In addition to offering clean syringes and kits for safe consumption, Prevention Point offers the wraparound services — connections to housing, health care, free meals and medication-assisted treatment — that Safehouse would, Benitez testified. Plus, it responds to overdoses happening in the neighborhood. Every day, Benitez said, a team of three Prevention Point staff members is assigned as an overdose-response crew, to run out and attend to people who overdose in the neighborhood. He said there’s a backup crew in case more than one overdose occurs simultaneously.
In 2018, Benitez testified, Prevention Point staff reversed 500 overdoses using naloxone. He said that the same would follow at Safehouse, but that staff would be able to get to someone overdosing in a matter of seconds instead of a matter of minutes because there would be medical personnel watching over people as they injected. As stationary medical personnel, they would also be equipped with more lifesaving equipment, he said, like defibrillators, because the run-out crews can’t carry those with them.
Benitez added that the Safehouse board has not decided whether the facility would function on its own or as a part of an existing institution. That depends, in part, on the result of the litigation.
Because the services offered by Safehouse also would include connecting those patients who want it to the low-grade opioid buprenorphine, Philadelphia Fight’s infectious-disease physician Laura Bamford closed out the day’s testimony by describing in detail the protocol for administering medication-assisted treatment.
She said the observation-room component of Safehouse, where people could be monitored after using or after being revived with naloxone, could offer a good opportunity to talk to someone about treatment. In her clinical experience, Bamford said, it’s easier to ask someone to consider their options when they’re not uncomfortable and irritable due to withdrawal symptoms, and can be more relaxed.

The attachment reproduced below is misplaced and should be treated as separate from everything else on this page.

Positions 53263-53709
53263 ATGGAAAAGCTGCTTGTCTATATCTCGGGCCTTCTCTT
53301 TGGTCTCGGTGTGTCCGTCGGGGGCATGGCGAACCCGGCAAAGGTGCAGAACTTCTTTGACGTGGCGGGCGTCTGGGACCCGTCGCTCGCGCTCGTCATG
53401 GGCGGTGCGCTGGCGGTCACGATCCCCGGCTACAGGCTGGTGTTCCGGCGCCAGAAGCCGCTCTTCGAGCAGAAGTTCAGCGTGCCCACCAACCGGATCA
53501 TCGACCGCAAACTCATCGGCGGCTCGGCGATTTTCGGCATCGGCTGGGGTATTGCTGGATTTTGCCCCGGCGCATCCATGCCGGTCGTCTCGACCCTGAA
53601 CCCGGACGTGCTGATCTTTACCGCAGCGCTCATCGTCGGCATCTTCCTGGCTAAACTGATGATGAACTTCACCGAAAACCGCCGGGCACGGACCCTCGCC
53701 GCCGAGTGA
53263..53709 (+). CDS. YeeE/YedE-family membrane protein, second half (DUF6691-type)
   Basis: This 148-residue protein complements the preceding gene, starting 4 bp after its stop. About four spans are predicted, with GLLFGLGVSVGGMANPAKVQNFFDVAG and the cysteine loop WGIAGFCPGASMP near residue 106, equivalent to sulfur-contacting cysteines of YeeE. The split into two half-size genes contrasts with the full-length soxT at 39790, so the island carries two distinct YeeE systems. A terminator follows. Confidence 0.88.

Throughout their testimony, the witnesses called on Safehouse’s behalf said its services would be geared toward overdose prevention, not at facilitating drug use — a distinction that will matter more during oral arguments concerning whether Safehouse is permitted under the U.S. Controlled Substances Act. Those oral arguments, the next step in the court proceedings, are scheduled for Sept. 5.
Judge McHugh asked several questions of Benitez on the bench. He wanted to know how Safehouse would be advertised (word of mouth); whether the demographic and behavioral health assessment questions asked at intake would be repeated each time someone came in (yes); and whether any of the literature Safehouse planned on offering outlined the adverse consequences of drug use (not so far.)
McHugh got into some of the nitty-gritty, asking whether a staff person would help if a patient said they couldn’t find a vein. Benitez said that there would be no physical contact allowed, but that a moment like that could serve as an “educational opportunity.”
In their cross-examination, attorneys for the federal government stressed in several ways that Safehouse should not be able to allow illegal drug consumption without government permission or oversight.